Monday, November 12, 2018

Rising to expectations

A new working paper says:
We develop and estimate a joint model of the education and teacher-expectation production functions that identifies both the distribution of biases in teacher expectations and the impact of those biases on student outcomes via self-fulfilling prophecies. Our approach leverages a unique feature of a nationally representative dataset: two teachers provided their educational expectations for each student. Identification of causal effects exploits teacher disagreements about the same student, an idea we formalize using lessons from the measurement error literature. We provide novel, arguably causal evidence that teacher expectations affect students' educational attainment: Estimates suggest an elasticity of college completion with respect to teachers' expectations of about 0.12. On average, teachers are overly optimistic about students' ability to complete a four-year college degree. However, the degree of over-optimism of white teachers is significantly larger for white students than for black students. This highlights a nuance that is frequently overlooked in discussions of biased beliefs: less biased (i.e., more accurate) beliefs can be counterproductive if there are positive returns to optimism or if there are socio-demographic gaps in the degree of teachers' optimism; we find evidence of both.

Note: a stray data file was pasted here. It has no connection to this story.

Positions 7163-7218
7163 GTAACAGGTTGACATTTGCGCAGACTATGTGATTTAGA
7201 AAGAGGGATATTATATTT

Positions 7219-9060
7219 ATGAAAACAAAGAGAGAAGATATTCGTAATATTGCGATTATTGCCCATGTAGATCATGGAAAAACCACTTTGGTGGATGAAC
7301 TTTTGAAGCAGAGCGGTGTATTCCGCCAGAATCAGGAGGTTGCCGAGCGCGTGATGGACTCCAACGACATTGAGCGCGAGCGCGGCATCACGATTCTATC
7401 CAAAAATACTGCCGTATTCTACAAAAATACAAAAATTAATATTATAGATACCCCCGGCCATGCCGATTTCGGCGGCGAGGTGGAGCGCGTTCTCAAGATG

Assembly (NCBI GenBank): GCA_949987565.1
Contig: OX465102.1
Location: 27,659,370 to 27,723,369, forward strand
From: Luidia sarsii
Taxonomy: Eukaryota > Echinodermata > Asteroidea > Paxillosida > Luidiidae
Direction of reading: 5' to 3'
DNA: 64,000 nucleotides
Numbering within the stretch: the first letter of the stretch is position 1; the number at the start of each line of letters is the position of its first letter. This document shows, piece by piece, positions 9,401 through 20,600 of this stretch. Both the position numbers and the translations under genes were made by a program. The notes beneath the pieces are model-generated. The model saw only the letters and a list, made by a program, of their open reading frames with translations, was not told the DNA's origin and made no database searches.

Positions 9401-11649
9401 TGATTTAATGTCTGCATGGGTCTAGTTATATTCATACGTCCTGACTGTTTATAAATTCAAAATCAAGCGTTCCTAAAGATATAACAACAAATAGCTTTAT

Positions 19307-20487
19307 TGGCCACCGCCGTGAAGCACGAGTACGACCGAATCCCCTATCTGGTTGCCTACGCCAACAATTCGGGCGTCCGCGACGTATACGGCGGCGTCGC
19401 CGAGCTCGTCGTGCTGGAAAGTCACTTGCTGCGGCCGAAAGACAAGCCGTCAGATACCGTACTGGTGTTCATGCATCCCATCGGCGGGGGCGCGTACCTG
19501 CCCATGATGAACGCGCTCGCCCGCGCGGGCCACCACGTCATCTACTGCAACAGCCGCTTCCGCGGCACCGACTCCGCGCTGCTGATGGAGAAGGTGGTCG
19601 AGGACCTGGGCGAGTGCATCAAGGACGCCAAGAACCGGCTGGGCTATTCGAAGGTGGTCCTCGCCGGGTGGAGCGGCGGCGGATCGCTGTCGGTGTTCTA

I love this (because it fits my prior so nicely :) I went to a 2-year public math and science boarding school for 11th and 12th grade, and the education I got there was fantastic and clearly ahead of anything else available in the state. Of course many factors made that possible, including the selective admissions process, hiring of teachers with PhDs, having control over our entire daily schedules rather than just classroom hours, etc. But what stood out to me was the high expectations. The history teacher used to say "It's easy to raise expectations; what's difficult is raising performance" but on the contrary, I think raising expectations was the single most important trick OSSM pulled off, and it was able to do so credibly because of its unique position as an alternative school. Anyone who wasn't able to meet those expectations or who didn't like the inevitable slaughter of their GPA was free to go back to their home high school (and many did).

After OSSM I went to Caltech, another school that has no sympathy for those who can't keep up. The 4 year graduation rate at the time was only 77% (compared to 86% for Harvard) and 6 year rate was only 88% (compared to 98% for Harvard). This notoriously cost them the #1 position on the US News and World Report rankings after the weighting function was adjusted to put more emphasis on graduation rates. This practice certainly harms many students who were at the top of their high school classes, would have been at the top of their classes at other great universities, but struggled at Caltech. But on the flip side, this is a necessary consequence of having credibly high expectations, which are in turn critical for motivating educational achievement. I don't expect US News to quantify this nuance, but it's surely recognizeable, no?